The Realty Concierge is a group of proud real estate agents in Stow MA. Our core values of commitment, compassion, technical innovation, consistency, and boldness, accelerate as well as give us a measurable edge and impact on buying and selling.
With a population of 6590 and a median income of unknown, Stow is an excellent location with an extremely active market.
Stow is located right outside of Boston and has been frequently voted one of the best communities to live in. When it comes to buying a house in Stow, look no further than The Realty Concierge and our real estate agents in Stow, MA!
The Realty Concierge’s highly trained and talented real estate agents have been helping home buyers and sellers in Stow for over 5 years. The Realty Concierge agents use many techniques such as photos, interactive floor plans, real estate websites, reverse prospecting, social media, and more. Our main goal is to attract as many potential buyers to your home as possible, because we know exactly how much your home has to offer!
Don’t hesitate to reach out today!
Previous to its incorporation in 1683, Stow was called Pompositticut Plantation. Stow was officially incorporated in 1683. The earliest Colonial settlers, c. 1660, were Matthew Boon and John Kettell, who settled the land of Tantamous (Jethro), a Native American, whose land was called “Pompocitticut.” Boon settled by a pond (later bearing his name: Lake Boon) with a vast tract of land surrounding him. It is said that he traded all this for a single jackknife. A monument bearing his name is located on the plot of land where he formerly resided. John Kettell took up residence in a portion of land in the southwestern corner of Stow where another monument marks the alleged site of his farm. Both families were affected by King Philip’s War, an attempt by Native Americans to drive out colonists. Boon and Kettell were killed. Their families had been moved to other locations, and survived. The area that was to become Stow was not resettled by colonists for several years.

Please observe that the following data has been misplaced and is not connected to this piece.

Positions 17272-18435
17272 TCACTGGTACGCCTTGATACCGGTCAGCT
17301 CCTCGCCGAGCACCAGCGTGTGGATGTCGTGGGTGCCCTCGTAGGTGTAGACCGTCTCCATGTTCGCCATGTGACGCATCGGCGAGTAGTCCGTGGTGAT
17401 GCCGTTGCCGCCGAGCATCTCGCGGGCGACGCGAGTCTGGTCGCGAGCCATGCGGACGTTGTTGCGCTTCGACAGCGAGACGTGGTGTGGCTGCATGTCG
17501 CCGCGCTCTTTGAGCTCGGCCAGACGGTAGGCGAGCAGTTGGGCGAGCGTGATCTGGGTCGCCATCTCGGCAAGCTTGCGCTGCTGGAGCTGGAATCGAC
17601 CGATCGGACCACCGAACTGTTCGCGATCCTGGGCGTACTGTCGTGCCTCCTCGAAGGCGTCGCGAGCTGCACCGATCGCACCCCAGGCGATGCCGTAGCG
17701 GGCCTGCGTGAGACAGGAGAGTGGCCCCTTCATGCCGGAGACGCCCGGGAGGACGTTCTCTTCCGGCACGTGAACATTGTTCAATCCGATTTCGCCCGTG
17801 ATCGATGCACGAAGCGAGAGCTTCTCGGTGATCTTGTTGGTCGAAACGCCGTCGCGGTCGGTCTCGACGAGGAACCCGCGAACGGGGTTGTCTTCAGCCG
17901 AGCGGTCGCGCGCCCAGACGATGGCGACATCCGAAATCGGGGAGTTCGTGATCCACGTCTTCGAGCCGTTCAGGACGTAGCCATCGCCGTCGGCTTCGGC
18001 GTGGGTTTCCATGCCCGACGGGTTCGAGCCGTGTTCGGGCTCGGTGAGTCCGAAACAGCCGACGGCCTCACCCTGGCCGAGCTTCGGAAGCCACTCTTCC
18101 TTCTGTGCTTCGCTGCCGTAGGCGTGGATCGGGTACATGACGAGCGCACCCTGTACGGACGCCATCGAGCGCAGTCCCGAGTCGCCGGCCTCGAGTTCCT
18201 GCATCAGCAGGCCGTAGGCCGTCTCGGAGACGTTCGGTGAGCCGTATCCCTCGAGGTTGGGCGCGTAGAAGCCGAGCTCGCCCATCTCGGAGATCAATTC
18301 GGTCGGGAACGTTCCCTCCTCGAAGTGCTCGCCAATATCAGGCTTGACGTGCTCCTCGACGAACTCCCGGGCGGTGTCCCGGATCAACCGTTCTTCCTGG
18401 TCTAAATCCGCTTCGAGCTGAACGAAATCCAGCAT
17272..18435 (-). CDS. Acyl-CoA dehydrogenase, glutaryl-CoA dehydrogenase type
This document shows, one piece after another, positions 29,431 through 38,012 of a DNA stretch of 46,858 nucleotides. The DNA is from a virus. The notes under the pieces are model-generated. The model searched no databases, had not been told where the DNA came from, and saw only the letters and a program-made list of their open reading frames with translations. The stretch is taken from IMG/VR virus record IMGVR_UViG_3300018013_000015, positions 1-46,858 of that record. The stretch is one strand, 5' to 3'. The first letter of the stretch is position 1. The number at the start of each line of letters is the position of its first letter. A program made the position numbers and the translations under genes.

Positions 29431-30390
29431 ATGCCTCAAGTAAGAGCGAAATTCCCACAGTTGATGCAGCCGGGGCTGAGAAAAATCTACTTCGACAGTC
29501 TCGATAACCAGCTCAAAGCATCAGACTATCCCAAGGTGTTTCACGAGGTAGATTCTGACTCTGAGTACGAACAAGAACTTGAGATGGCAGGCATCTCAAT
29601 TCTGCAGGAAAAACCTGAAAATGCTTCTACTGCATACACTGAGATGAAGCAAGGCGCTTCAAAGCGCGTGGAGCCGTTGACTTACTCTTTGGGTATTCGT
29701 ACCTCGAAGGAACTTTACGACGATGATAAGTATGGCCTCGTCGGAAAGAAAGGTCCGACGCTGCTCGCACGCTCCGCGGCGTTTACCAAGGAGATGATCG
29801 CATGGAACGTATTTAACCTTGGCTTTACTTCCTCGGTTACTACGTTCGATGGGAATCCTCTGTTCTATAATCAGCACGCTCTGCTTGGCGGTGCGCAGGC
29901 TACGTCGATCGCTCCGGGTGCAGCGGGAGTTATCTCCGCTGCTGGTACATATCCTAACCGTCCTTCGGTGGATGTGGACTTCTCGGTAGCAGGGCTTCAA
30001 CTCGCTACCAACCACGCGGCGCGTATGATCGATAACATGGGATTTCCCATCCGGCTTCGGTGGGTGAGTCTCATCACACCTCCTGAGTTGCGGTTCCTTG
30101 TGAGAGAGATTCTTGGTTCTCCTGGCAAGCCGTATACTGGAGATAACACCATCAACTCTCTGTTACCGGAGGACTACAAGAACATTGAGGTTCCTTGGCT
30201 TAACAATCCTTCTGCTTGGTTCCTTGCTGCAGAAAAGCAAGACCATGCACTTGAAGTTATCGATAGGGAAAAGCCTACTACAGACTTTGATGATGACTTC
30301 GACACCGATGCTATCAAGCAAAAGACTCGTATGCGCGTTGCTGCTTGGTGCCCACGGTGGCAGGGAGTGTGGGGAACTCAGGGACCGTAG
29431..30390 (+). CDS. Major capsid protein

The original development of Stow – a mile east of the current center, became known as Lower Village after a meeting hall, and later, churches, were built to the west. The old cemetery on Route 117/62 is officially Lower Village Cemetery. On October 28, 1774, Henry Gardner, a Stow resident, was elected Receiver-General of the Massachusetts Provincial Congress, the government of Massachusetts during the American Revolution. After the war, Gardner served as state treasurer. Gardner’s grandson, also Henry Gardner, was the governor of Massachusetts from 1855 to 1857.
As with many colonial era Massachusetts towns, Stow started with a large area and gave up land as newer, smaller towns were created. Stow ceded land to Harvard (1732), Shirley (1765), Boxborough (1783), Hudson (1866) and Maynard (1871). Stow lost 1300 acres (5.3 km2) and close to half its population to the creation of Maynard. Prior to that, what became Maynard was known as “Assabet Village” but was legally still part of the towns of Stow and Sudbury. There were some exploratory town-founding efforts in 1870, followed by a petition to the Commonwealth of Massachusetts, filed January 26, 1871. Both parent towns opposed this effort, but state approval was granted April 19, 1871. The population of the newly formed town – at 1,820 – was larger than either of its parent towns. In return, the new town paid Sudbury and Stow about $23,600 and $8,000 respectively. Sudbury received more money because it owned shares in the railroad, the wool and paper mills were in Sudbury, and more land came from Sudbury.
In 1942 the U.S. Army seized about one-tenth of the town’s land area, from the south side, to created a munitions storage facility. Land owners were evicted. The land remained military property for years. In 2005 it became part of the Assabet River National Wildlife Refuge.